Wayne stands in line at the service desk of his local box store. He bounces from heel to toe as he waits and fidgets with his mask, then remembers he shouldn’t touch it and rests his hand at his side. The lone woman working the service desk chomps gum (perhaps thinking her mask hides it?) … Continue reading Re-Entry
“Come here so I can lay my head on your shoulder.” Propped up in bed by a mountain of pillows, he rests his blue-lined, much-scared hand down on the comforter beside him. The other hand lies across his stomach, IV’s and plastic sprouting from it and running down the side of the bed. His wife … Continue reading Her Favorite Place
Robby unearths the small green stone from beneath a tough-packed hump of brown dirt in his backyard. When he brushes the mud from its uneven sides, it sparkles in the sun. “Alien stone,” he says, his eyes lighting up. He spends the afternoon cleaning the gem, wrapping it in wire, and suspending it from a … Continue reading Martian Boy
God, these people, Jay thinks. He tries hard not to arch his head back or roll his eyes. It’s bad enough that he can't keep the sneer of scorn from his lips. “Well, how do you like that, global warming people?” the minister says in passing. They alway take their hits in passing. Religious people. … Continue reading Holding Hands, Not Meeting Hearts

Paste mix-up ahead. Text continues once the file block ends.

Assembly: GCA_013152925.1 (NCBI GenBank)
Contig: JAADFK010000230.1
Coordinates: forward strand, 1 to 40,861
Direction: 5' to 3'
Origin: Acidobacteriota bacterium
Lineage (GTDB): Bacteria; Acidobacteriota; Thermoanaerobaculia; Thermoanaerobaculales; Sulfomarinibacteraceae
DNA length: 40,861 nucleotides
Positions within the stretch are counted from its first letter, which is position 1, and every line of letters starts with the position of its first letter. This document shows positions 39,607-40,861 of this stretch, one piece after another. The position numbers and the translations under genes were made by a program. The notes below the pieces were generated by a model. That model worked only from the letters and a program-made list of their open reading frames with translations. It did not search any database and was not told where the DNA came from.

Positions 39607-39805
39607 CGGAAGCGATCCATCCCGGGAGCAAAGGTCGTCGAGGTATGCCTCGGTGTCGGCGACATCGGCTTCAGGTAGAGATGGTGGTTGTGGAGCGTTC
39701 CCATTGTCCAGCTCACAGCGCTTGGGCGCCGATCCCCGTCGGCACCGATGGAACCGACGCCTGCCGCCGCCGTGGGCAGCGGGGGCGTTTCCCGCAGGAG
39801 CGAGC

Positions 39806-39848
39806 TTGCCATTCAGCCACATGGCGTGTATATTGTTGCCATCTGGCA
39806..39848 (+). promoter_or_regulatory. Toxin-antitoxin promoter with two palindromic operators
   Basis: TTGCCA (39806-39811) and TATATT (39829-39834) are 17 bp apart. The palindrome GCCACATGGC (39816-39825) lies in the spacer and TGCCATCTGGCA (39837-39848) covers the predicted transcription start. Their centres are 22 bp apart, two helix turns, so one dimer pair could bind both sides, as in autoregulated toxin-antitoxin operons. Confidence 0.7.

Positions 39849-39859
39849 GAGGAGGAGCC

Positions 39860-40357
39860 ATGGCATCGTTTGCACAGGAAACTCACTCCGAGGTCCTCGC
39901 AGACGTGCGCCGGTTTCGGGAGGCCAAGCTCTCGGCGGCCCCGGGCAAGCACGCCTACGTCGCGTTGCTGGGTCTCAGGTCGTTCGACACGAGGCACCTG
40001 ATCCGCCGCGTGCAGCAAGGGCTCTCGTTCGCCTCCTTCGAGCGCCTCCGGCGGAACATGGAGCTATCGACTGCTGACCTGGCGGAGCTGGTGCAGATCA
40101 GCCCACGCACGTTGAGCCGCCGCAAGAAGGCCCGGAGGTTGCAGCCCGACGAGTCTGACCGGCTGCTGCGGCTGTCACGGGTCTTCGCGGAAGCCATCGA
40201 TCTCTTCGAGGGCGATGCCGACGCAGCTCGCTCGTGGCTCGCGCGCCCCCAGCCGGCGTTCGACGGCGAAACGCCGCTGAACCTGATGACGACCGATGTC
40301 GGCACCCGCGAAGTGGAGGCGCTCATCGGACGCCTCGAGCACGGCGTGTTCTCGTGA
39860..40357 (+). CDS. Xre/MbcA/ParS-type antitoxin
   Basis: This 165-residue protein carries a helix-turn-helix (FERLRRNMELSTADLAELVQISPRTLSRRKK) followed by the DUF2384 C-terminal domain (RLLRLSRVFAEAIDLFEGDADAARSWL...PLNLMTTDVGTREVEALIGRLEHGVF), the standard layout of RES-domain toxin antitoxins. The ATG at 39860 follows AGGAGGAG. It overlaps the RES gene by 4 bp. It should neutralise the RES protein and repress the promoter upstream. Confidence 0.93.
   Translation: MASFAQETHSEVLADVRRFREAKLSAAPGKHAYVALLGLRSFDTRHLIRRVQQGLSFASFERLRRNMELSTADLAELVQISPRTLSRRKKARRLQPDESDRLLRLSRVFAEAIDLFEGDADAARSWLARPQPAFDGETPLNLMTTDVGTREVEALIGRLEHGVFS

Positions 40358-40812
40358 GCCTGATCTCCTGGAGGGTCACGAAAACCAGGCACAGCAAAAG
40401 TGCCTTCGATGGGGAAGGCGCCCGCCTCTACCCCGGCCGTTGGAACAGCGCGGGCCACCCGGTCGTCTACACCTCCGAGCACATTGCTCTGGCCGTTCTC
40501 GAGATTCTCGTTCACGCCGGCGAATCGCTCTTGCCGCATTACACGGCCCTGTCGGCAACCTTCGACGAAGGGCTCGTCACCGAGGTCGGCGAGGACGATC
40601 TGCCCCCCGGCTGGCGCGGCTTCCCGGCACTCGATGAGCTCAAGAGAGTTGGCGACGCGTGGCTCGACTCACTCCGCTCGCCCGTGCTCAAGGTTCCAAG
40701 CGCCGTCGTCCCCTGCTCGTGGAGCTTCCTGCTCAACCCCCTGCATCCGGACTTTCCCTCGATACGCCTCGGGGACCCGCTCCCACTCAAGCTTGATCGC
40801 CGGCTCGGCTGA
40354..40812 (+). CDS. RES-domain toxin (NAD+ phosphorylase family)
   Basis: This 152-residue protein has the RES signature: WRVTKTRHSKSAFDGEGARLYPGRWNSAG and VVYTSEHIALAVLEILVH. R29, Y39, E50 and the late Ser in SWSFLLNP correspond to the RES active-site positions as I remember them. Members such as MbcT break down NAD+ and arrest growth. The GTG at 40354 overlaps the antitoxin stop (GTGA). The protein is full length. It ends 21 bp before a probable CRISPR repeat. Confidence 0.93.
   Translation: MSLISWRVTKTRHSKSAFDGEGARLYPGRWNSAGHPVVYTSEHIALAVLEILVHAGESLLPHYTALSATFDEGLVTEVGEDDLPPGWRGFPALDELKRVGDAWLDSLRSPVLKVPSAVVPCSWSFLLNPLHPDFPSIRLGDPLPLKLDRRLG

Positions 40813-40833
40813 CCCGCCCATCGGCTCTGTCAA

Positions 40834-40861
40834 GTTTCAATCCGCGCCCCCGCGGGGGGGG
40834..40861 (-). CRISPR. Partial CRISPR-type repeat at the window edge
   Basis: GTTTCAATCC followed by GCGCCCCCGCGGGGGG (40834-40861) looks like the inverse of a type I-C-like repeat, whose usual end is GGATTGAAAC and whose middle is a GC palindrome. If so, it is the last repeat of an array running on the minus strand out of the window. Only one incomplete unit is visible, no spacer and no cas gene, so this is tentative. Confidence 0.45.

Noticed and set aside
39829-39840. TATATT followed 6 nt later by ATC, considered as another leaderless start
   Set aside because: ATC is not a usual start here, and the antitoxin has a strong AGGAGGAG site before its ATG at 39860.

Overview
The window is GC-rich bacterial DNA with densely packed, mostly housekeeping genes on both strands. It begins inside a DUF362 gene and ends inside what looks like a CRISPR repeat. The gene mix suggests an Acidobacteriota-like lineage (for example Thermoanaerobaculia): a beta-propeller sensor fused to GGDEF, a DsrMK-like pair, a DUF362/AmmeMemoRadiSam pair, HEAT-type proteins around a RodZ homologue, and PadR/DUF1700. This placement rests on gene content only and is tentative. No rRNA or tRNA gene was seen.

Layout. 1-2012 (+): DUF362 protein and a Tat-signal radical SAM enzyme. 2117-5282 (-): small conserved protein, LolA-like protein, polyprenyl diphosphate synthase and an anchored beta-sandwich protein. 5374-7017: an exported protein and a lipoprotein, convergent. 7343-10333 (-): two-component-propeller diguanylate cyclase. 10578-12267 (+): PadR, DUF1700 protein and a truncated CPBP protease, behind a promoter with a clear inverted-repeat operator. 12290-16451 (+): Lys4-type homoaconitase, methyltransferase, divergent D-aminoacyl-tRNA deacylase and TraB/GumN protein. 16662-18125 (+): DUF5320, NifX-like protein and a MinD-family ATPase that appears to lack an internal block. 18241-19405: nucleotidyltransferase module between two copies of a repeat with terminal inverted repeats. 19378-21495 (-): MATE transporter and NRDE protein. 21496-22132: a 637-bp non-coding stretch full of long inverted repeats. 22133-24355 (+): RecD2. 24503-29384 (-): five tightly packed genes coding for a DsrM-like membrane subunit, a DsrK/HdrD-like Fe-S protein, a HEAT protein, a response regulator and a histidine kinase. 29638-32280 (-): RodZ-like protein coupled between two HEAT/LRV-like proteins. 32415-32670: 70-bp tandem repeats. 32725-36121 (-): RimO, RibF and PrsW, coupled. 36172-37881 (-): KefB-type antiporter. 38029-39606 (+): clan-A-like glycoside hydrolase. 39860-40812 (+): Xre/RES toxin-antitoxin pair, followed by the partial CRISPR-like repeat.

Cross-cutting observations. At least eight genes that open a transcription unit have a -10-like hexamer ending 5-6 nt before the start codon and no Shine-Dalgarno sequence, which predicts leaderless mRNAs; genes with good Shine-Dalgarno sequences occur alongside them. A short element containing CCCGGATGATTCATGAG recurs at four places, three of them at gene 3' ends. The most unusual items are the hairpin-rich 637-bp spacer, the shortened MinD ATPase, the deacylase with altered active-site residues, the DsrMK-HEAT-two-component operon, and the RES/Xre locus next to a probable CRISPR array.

I started this story two years ago, just before the pandemic hit. It wasn't something I was in love with so I let it sit unfinished for a while. I've added an ending and got around a rough draft to share with all of you Prose Lovers. Enjoy! It is cold here. In the winter, … Continue reading Solitary Water
A teacher sits at the entrance of the school. Before her stands a table on which a book lays open. Behind her, the facade of the building frowns down from dull windows, reflecting a dull sky. The door to the school is shut and black--a heavy steel set of doors on which no glimmer of … Continue reading Cultural Education
I cannot shut off the voices.
The McKays gave a party every year at the beginning and end of summer, along with other lesser festivities book-ended between. At the beginning and ending parties the Who’s Who of society appeared, making the nobility of Stillbank look like unbecoming peons. A week of preparations went into both parties, but there was a fervor about the season opener that could not be paralleled.
A body has been discovered dead in the drive at the Club St. Claire. William Jay tells the story of what happened years ago on a fateful night deep in the swamps of Louisiana.
William Jay has come to the club St. Claire not only to reminisce about his life in the Louisiana swamps during the Roaring Twenties when the booze needed to be hidden and the men weren't always what they seemed; he has come to make his confession. "Part of the story," he tells his dinner partner, "you already know..."